Wednesday, May 03, 2017

Early Morning in the Weaving Centre

I am still staying in the "Ruang Kumpulan", the front room where we plan to hold our meetings with weavers, while the builders work on the quarters destined for my use at the other end of the building. I like this meeting room. It is large (for the kampung) and airy with four windows and an expansive white floor, double doors leading to the road in the front and a single door leading to the wide 'weaver patio' and bedrooms in the back. If we have a lot of guests in the future and the bedrooms are full, they will be able to spend the night in this front room as well. We'll just spread out mattresses for them... I am sure they will enjoy the space.

Waking up in the morning is a pleasure. I smell the wood smoke and I know the neighbours are up and mothers are preparing food and boiling water for their families. It is cloudy again today, but the room is bright and my Wakawaka solar charger/lamp is also flashing to announce that it is storing solar energy in the battery. I hear roosters crowing in their self-satisfied way, and also pigs squealing in delight because they are getting fed.

The dog has visited
When I open the front door, I see fresh paw prints and I know that the neighbour dogs have already done their rounds; reading the 'dog newspaper', I call it. They have come by to sniff out what is new (and what is edible). Also the back patio bears traces of their nosy visit. They are never around when we are active, just when they think that the world is theirs to explore without any human disturbance.

Someday we will see a sea of flowers when we throw open the front doors. Lasma and her husband, Ober, and I have already prepared the soil. I love the bright red lilies and the hisbiscus hedges that we see when we drive around. We will be able to use those plants and prepare something akin to an English garden so that people will not park there or drive up to our building with their motorcycles. Our intention is to make a park-like landscape and a house that is enjoyable to see and to live in.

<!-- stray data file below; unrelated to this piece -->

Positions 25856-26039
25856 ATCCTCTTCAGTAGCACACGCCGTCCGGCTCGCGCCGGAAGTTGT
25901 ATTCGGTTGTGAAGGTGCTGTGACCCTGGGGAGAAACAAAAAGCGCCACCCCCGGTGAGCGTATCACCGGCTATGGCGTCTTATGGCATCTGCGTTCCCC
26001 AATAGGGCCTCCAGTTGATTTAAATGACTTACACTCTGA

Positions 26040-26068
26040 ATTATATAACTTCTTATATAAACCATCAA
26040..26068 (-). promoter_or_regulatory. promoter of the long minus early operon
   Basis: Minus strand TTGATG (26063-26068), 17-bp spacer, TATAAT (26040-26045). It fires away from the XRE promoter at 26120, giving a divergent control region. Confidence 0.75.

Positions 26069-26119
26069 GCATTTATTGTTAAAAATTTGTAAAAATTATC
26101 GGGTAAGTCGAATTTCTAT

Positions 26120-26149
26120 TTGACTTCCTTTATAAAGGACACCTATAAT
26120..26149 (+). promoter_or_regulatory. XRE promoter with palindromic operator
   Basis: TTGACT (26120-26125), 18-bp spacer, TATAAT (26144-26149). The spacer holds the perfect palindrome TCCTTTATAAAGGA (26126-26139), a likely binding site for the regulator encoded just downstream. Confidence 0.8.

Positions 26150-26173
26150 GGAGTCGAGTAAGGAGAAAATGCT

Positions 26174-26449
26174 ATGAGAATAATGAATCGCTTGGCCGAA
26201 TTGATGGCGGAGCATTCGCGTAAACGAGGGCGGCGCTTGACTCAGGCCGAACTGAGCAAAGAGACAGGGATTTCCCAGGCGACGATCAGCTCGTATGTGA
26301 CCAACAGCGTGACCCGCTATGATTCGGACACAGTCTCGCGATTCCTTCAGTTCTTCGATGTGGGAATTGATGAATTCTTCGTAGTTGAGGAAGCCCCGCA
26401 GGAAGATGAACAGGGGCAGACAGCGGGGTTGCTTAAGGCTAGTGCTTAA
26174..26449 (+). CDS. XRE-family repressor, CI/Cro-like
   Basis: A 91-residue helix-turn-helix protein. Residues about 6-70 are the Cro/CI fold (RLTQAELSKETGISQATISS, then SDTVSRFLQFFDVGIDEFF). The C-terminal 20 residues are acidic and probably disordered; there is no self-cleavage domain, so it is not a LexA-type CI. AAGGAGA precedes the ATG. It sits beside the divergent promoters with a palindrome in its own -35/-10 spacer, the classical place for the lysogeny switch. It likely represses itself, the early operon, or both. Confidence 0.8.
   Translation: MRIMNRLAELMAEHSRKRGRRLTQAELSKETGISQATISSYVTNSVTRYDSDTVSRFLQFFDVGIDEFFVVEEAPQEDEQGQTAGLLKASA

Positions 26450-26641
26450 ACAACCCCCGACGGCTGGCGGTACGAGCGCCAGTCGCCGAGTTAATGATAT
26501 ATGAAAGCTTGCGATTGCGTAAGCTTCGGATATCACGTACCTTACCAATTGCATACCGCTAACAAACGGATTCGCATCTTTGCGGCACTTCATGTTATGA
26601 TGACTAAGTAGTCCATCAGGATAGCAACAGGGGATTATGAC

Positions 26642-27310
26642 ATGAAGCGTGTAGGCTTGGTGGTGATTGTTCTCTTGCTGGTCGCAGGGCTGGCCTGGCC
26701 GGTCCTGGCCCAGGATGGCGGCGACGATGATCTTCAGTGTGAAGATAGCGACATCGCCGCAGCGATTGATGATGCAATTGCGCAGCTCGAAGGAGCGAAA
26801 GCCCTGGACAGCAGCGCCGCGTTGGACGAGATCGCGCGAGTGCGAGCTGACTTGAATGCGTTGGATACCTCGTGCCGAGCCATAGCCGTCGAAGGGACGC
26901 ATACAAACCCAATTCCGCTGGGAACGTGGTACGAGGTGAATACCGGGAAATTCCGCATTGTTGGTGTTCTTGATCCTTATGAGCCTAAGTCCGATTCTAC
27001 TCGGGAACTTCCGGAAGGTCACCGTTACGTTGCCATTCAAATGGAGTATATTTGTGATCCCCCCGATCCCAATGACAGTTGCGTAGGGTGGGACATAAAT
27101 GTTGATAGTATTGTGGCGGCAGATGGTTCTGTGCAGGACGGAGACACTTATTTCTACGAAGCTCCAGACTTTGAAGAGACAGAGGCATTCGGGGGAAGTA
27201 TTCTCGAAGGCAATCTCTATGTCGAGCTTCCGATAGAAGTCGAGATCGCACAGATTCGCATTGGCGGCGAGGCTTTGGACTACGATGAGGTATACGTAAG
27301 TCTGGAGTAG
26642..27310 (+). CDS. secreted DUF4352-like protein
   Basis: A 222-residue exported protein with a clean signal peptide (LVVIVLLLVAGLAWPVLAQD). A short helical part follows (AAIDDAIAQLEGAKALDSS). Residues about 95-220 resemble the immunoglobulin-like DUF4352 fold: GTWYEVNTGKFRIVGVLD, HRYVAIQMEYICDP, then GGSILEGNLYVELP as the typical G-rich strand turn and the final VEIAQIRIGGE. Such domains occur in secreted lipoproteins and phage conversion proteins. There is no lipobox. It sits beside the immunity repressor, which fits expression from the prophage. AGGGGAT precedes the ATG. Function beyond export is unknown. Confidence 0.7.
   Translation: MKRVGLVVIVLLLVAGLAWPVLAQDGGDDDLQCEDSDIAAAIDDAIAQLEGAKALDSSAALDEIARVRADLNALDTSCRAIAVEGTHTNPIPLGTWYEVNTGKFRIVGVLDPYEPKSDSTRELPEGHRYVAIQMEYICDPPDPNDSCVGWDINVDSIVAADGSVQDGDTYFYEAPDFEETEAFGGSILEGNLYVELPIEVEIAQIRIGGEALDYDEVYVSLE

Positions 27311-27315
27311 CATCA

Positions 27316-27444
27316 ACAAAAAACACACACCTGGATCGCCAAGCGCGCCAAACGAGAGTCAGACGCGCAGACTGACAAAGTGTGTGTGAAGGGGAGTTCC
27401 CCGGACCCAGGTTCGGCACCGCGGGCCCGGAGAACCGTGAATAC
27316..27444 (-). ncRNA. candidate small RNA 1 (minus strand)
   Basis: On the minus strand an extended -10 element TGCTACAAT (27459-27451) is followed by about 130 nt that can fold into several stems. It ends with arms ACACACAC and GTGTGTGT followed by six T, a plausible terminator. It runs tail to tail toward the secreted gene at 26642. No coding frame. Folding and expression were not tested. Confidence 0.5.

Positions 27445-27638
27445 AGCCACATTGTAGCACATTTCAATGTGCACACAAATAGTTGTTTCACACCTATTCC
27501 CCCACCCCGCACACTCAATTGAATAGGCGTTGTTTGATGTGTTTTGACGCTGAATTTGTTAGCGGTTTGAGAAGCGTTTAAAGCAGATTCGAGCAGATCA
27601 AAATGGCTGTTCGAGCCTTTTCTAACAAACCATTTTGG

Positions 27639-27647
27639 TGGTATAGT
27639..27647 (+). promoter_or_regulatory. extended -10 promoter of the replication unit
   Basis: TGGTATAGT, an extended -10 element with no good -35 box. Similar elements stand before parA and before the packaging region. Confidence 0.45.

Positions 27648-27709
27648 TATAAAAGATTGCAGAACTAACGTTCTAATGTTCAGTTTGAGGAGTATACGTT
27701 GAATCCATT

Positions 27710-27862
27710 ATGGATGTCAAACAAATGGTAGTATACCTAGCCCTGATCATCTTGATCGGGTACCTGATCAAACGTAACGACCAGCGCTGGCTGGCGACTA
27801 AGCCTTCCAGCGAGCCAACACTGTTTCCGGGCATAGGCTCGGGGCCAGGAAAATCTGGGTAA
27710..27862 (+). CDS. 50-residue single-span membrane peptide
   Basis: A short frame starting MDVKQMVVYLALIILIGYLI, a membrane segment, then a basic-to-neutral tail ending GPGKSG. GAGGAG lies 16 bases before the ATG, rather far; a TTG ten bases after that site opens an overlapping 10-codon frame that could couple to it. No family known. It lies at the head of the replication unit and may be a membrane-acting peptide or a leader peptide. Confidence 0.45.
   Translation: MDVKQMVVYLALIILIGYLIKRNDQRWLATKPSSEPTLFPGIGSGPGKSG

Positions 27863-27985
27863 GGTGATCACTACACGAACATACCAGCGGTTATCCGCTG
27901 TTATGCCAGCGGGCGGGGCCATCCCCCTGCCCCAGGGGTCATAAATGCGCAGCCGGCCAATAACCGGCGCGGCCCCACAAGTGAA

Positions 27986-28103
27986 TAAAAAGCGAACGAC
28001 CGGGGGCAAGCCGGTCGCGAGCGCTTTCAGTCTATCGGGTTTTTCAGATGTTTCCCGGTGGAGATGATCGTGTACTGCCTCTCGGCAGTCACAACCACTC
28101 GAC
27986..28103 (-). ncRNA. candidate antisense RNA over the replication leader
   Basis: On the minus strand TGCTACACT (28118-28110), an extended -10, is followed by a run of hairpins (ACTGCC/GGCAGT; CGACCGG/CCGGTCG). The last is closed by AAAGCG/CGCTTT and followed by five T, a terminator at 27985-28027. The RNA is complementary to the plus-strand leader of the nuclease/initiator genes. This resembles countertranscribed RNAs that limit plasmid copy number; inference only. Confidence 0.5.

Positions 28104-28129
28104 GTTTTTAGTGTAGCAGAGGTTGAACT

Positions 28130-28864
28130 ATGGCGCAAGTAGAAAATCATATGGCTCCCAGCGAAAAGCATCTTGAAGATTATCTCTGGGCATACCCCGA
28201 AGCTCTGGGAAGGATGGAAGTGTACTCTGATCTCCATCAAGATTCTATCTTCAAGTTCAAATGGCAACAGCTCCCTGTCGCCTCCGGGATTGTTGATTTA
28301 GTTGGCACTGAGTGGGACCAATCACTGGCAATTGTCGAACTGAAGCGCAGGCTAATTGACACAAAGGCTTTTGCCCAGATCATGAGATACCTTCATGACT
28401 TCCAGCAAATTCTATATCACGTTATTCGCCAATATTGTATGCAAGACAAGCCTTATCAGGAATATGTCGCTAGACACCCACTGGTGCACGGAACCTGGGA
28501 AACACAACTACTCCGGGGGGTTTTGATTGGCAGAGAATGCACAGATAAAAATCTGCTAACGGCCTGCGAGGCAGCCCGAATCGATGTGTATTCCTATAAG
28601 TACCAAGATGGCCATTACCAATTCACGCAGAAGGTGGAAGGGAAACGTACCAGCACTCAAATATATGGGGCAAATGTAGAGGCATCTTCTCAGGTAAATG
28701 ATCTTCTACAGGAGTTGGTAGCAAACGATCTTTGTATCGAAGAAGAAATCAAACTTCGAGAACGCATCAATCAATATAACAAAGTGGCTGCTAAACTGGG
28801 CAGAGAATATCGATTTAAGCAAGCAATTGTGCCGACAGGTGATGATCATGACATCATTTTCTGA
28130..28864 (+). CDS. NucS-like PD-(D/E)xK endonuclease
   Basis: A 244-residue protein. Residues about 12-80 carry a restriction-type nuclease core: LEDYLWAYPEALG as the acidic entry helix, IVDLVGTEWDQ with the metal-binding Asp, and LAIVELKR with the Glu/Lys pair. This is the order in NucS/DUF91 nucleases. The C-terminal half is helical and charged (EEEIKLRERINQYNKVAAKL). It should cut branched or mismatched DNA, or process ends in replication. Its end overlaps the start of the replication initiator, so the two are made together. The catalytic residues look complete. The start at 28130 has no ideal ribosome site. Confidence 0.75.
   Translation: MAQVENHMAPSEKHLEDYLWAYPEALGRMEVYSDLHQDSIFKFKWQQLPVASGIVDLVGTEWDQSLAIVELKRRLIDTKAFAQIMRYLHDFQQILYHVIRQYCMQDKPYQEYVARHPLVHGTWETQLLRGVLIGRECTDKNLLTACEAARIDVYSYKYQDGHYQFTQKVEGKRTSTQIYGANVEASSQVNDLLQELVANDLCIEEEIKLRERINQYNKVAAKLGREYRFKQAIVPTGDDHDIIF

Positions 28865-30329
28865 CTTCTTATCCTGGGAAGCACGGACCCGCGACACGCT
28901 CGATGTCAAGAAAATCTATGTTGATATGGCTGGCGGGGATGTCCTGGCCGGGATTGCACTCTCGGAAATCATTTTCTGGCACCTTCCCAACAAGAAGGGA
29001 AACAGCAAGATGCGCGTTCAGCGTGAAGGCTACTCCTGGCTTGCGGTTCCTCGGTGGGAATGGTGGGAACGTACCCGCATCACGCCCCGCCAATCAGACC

But today, the view from the side window is special. Yesterday, on the way home from Sidikalang to Simalungun, we stopped in for a moment at the SMA Negeri school in Silalahi, which not too long ago won the prize for the Greenest School in Indonesia.  I was impressed to see that it was more beautiful than ever, full of trees and flowers, no garbage anywhere, with a lovely fountain and beautiful use of the rocks that are strewn everywhere in the valley. I had stopped in to pick up saplings for our terrain. Each class plants trees and cares for them throughout the year. The school then gives them away for free in the village and to all who wish to have them. They know that the deforestation is a drastic problem and this is their way to raise awareness amongst the pupils while helping the villagers. This is also the school that has the innovative weaving program.

Our saplings in their polybags
I found a cache of young trees in their 'polybags' ready for planting and was joined, quite quickly, by one of the teachers, a Mr. Naibaho, whom I had met on earlier visits. He was one of the geniuses behind the greening of the school. "I would like fruit trees," I said, "And other trees that are needed for weaving." He sent pupils to search for saplings for me that were still beside their respective classrooms and not yet in the cache that I had found. And then his willing assistants helped us load up our vehicle. Eventually we had a pleasing forest in the back, consisting of a tree of life (jabijabi/ hariara - the great tree from India with aerial roots; we will have to plant it very strategically), two or three sugar palm trees (for every possible purpose, including weaving implements), two avocado (can hardly wait for them to bear fruit), a soursak and a pinang tree. I think there were a few papaya trees in the group and some kemiri (gambiri, a kind of macadamia nut tree).

A few days ago, Lasma, Ober, Agus and I played with some landscaping ideas. Lasma subsequently saved our coconut husks to serve as pots. Yesterday, while I was away, she tried to use some of the left over wood from our building construction to create a few pots. We also have broken tiles that we hope to fashion into pots. Lasma's goal today, however, is to plant our newly acquired trees permanently on the terrain. She had a big smile on her face yesterday evening when we unloaded the healthy specimens. "We need to plant them immediately," she said.

I see Las and Ober now, discussing where to plant them.

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